The gist of their argument on the claim of "bad faith" waste was that they did not intend to harm the property, and they did not act maliciously or recklessly by demolishing the building because the demolition was "based on a good faith belief that the Property could be developed into a legitimate mixed use commercial project." As for the claims for impairment of security, they first argued those causes of action were "entirely derivative" of the cause of action for "bad faith" waste and, as to the nonborrower defendants, it would be "nonsensical" for the court to hold the nonborrowers liable on a "lesser standard" than the "bad faith" standard applicable to a borrower. Thus, in their view, if the first cause of action fell, then the impairment claims had to fall as well. They also argued there was no evidence of the wrongful intent necessary for intentional impairment of security and as to the claim of negligent impairment "the individual (non-borrower) defendants should be dismissed because they [we]re innocent agents of New Faze and [we]re therefore not liable for the mere alleged torts of New Faze."
In opposing the motion, the Faits argued they could prevail on the claim of "bad faith" waste because defendants acted "intentionally" in demolishing the building. In their view, "when waste was not committed solely or primarily as a result of the economic pressures of a market depression, the lender can recover" for "bad faith" waste. The Faits also argued summary judgment should be denied on the impairment of security claims because there was a triable issue of fact as to whether defendants knew of the security interest and they owed a duty to exercise reasonable care not to eliminate that interest.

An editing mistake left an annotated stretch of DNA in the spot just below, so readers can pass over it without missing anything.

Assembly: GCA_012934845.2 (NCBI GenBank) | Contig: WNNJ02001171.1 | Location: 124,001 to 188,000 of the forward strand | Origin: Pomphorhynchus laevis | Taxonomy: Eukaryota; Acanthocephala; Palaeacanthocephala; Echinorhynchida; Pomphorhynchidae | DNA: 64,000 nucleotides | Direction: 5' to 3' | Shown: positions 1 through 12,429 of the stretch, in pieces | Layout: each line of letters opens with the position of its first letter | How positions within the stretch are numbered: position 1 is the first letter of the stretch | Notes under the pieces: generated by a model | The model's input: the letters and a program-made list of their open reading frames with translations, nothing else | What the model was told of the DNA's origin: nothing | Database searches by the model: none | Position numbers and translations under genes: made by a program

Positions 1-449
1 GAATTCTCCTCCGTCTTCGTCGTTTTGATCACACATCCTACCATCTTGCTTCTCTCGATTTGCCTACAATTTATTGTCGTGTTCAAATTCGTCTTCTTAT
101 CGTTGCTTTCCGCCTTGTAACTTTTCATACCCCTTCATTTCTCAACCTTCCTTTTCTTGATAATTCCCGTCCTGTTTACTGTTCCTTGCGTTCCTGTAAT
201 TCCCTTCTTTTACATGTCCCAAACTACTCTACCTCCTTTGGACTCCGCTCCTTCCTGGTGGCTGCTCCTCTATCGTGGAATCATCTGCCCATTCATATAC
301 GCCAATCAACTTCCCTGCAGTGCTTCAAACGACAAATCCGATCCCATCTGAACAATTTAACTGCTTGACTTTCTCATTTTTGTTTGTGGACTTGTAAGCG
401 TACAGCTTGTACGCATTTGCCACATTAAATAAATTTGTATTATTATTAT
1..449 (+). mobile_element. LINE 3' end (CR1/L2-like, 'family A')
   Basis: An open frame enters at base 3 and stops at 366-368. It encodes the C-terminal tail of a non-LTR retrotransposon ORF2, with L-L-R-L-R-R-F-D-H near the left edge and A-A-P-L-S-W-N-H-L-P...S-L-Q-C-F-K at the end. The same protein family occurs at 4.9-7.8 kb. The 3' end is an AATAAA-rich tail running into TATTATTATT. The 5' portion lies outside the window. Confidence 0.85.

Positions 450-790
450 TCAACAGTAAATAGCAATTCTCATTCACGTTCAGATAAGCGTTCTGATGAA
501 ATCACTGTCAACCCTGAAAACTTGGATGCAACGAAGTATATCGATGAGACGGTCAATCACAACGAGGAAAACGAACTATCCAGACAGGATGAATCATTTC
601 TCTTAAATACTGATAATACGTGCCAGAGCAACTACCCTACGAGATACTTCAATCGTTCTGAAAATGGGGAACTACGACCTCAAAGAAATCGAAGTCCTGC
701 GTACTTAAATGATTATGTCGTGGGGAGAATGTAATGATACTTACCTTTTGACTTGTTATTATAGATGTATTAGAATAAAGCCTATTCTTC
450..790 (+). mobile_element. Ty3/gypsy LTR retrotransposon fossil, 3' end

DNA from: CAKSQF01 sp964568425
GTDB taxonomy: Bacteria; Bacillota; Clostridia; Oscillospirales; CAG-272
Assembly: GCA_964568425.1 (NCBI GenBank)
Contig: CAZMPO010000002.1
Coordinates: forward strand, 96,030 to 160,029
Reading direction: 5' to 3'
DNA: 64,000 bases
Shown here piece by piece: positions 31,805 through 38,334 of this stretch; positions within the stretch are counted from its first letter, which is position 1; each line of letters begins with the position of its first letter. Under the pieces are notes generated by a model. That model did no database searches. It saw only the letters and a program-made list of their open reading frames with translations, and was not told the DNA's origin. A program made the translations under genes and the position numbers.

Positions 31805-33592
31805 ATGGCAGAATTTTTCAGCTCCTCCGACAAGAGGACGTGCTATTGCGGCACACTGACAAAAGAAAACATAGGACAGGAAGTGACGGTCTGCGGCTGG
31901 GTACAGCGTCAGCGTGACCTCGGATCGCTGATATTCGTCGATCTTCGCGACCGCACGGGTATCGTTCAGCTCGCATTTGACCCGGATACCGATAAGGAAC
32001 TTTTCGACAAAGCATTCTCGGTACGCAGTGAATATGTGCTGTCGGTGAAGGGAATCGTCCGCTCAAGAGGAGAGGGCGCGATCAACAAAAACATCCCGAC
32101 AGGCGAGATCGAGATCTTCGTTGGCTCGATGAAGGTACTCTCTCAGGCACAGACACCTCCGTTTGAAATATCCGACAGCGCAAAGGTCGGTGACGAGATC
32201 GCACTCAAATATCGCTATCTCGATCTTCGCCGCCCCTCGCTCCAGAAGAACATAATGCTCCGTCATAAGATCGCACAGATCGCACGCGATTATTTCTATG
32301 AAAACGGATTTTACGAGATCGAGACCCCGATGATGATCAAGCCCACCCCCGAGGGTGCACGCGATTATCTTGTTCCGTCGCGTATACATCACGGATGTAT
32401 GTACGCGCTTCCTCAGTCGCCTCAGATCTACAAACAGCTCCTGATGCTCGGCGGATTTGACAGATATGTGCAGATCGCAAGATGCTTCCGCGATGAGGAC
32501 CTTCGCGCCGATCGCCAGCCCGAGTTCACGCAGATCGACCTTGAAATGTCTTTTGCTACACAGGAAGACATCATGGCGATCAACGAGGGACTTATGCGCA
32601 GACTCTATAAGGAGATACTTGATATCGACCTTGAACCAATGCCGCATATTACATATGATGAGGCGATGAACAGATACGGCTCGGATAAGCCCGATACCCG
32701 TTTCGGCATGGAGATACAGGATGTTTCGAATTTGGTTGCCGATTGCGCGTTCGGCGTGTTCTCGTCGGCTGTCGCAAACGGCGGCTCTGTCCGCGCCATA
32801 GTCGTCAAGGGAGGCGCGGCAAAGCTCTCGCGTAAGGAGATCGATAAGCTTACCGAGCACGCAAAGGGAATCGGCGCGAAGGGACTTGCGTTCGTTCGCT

Relying on Cornelison, the trial court concluded that "[t]he issue of bad faith waste . . . hinges on whether defendants' conduct in demolishing the building was reckless, intentional despoilment, or malicious." Because defendants had shown that the building demolition was based on a good faith belief that the property could be developed, and they made substantial efforts to get the development project underway, the court concluded there was an "absence of recklessness and intent to despoil at the time of the demolition." Accordingly, the "bad faith" waste cause of action could not be maintained based on the demolition. Because the court found that New Faze Holdings' failure to pay the property taxes could qualify as "bad faith" waste, the court denied summary adjudication as to New Faze Holdings on the "bad faith" claim, but the court granted the motion as to the other four defendants.
With respect to the cause of action for intentional impairment of security, the court held it was "derivative of the first cause of action" and therefore the court granted summary adjudication for the reasons stated in connection with the "bad faith" waste claim. The court also agreed it would be "'nonsensical'" to hold the borrower's agents and employees liable when the borrower itself was "protected from liability for all but 'bad faith waste.'"